We use cookies and other similar technologies (Cookies) to enhance your experience and to provide you with relevant content and ads. By using our website, you are agreeing to the use of Cookies. You can change your settings at any time. Cookie Policy.

The Quality Assurance (QA) role has existed for as long as software itself. While "bugs" have evolved from real bugs eating away on vacuum tubes to much more difficult to identify typos and oversights in code, the need to identify and stamp out these bugs as quickly as possible remains as important as ever.

Thankfully, our industry no longer has to literally stamp out real bugs, but the job is probably just as messy. QA has, unfortunately, been relegated to the back seat of the development process, often treated as second class citizen.

Worse yet, as more and more applications are served on the web as AJAX-rich applications with code running in a broad array of containers (IE6, IE7, Firefox, Safari, Opera, iPhone, Blackberry, etc), it has become even more difficult for QA professionals to try to identify bugs. This is because the number of permutations in which the code can run on is much higher than it was a few years ago. Fortunately, a trend has been occurring in open source software (OSS) community to help.
Automated QA has evolved specifically in OSS communities because there is a real need for it as developers in disparate locations and time zones cannot overcome code quality issues by using coordinate, in-house manual QA that so often occurs in corporate environments . This article will chart the evolution and the benefits companies can expect from it.

Why OSS?
Before we look at the QA solutions available from the OSS community, let's try to understand why they were created. This will help identify where they came from, what we can look forward to, and what problems they are trying to solve.

Natural Evolution
The easiest explanation for why QA tools have sprouted up in the OSS community is that there was simply a need for them and over time, the OSS community had evolved enough to the point that it could use previous creations as a platform to build new tools.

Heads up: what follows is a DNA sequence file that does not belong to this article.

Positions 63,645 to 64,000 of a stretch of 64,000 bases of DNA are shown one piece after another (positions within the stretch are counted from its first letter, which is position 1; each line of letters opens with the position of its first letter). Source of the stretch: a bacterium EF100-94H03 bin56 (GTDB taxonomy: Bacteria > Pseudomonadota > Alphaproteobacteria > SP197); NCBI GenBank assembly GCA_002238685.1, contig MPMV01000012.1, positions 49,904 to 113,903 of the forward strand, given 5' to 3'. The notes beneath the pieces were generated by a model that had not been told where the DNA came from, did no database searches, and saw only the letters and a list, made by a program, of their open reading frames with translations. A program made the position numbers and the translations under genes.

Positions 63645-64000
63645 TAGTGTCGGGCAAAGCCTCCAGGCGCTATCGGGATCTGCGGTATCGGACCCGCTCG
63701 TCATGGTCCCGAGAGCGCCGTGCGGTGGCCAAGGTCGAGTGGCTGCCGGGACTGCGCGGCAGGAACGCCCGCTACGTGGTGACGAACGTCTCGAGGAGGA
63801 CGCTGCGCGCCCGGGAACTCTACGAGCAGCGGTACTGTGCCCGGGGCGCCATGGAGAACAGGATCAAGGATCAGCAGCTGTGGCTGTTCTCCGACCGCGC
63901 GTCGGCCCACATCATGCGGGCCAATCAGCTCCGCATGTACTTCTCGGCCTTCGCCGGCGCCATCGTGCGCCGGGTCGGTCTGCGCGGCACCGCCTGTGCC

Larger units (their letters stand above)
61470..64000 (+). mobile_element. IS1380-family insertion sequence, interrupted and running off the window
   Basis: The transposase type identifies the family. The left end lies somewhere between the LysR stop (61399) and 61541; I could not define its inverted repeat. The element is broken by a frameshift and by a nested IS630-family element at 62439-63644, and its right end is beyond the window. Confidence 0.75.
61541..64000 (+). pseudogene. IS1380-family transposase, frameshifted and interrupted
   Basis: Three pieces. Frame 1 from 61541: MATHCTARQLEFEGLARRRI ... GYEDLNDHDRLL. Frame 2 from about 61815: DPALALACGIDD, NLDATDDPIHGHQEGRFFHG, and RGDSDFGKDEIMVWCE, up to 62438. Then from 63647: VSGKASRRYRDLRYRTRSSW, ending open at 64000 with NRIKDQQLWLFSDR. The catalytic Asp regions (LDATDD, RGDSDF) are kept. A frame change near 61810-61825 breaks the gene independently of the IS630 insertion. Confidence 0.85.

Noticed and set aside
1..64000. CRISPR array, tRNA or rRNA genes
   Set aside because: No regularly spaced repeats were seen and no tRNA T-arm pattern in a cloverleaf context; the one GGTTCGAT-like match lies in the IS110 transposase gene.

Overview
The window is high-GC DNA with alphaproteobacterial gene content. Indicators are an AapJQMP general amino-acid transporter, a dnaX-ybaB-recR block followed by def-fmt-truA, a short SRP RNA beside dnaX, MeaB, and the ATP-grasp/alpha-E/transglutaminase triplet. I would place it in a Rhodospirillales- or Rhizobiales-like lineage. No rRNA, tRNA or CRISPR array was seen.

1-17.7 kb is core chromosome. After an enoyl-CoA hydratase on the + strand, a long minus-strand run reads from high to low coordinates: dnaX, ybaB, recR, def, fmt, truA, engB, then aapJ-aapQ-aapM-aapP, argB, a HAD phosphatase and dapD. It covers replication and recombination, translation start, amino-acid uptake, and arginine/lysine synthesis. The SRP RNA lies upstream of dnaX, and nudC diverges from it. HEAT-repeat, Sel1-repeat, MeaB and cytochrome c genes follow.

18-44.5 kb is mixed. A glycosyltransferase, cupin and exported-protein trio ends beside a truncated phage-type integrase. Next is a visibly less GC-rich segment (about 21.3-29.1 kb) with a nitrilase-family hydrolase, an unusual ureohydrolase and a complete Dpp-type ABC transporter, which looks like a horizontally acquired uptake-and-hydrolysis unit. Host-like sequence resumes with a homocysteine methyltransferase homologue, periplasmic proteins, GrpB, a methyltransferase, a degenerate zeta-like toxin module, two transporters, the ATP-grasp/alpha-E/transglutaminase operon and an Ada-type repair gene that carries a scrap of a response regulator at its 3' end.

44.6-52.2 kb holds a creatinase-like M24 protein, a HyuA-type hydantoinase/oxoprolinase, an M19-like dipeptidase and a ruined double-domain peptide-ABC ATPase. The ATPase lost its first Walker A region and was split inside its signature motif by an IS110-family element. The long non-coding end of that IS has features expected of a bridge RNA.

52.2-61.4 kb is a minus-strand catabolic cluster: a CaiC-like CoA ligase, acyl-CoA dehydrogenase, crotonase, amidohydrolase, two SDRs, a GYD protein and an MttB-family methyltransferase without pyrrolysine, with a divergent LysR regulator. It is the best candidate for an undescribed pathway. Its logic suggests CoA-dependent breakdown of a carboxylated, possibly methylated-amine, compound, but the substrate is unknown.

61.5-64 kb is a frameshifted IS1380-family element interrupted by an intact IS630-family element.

The first popular OSS projects in the mid 90's were low level system libraries and operating systems such as Linux and GNU. From there, those platforms were used to build new applications and developer tools, such as Compiere and Eclipse. With OSS applications and developer tools in a fairly mature position, it was inevitable that the next area of focus would be testing.


1  2  3  

   Next Page

Explore Our Topics

  • Virtual Conferences
  • Webinars
  • Roundtables

BPM in Action

March 10, 2011

The sixth annual BPM in Action 2011 Virtual Conference will explore cutting-edge market developments in BPM and describe how to leverage them for improved business operation and performance. More

View All Virtual Conferences

Smart Case Management: Why It's So Smart.

Date:Nov 05, 2009
Time:12:00 PM ET- (17:00 GMT)


Date:Oct 29, 2009
Time:15:00 PM ET- (19:00 GMT)

View All Roundtables
  • Research Library
  • Podcasts
  • News

Joe McKendrick: Part II of II: Designing Evolve-ability into SOA and IT Systems

In part two of Joe McKendrick's recent podcast with Miko Matsumura, chief strategist for Software AG, they talk about how SOA and IT systems need to change and grow and adapt with the organization around it.

Listen Now

Phil Wainewright: Helping Brands Engage with Social Media

Phil Wainewright interviews David Vap, VP of products at RightNow Technologies, and finds out how sharing best practices can help businesses understand how best to engage with online communities.

Listen Now

Peter Schooff: Making Every IT Dollar Result in a Desired Business Outcome: Scott Hebner of IBM Rati

Scott Hebner, Vice President of Marketing and Strategy for IBM Rational, discusses a topic on the top of every company's mind today: getting the most from IT investments.

Listen Now

Jessica Ann Mola: Where Will BI Fit In? Lyndsay Wise Explains

In BI, this tough economy and the increasing role of Web 2.0 and MDM are certainly topics on people's minds today. WiseAnalytics' Lyndsay Wise addresses each of them in this informative podcast.

Listen Now

Dennis Byron: Talking with...Deepak Singh of BPM Provider Adeptia

Deepak Singh, President and CTO of Adeptia, joins ebizQ's Dennis Byron in a podcast that gets its hand around the trend of industry-specific BPM.

Listen Now
More Podcasts
  • Most Popular
  • Quick Guide
  • Most Discussed

Quick Guide: What is BPM?

Learn More

Quick Guide: What is Event Processing?

Smart event processing can help your company run smarter and faster. This comprehensive guide helps you research the basics of complex event processing (CEP) and learn how to get started on the right foot with your CEP project using EDA, RFID, SOA, SCADA and other relevant technologies. Learn More

Quick Guide: What is Enterprise 2.0?

A lot of people are talking about Enterprise 2.0 as being the business application of Web 2.0 technology. However, there's still some debate on exactly what this technology entails, how it applies to today's business models, and which components bring true value. Some use the term Enterprise 2.0 exclusively to describe the use of social networking technologies in the enterprise, while others use it to describe a web economy platform, or the technological framework behind such a platform. Still others say that Enterprise 2.0 is all of these things. Learn More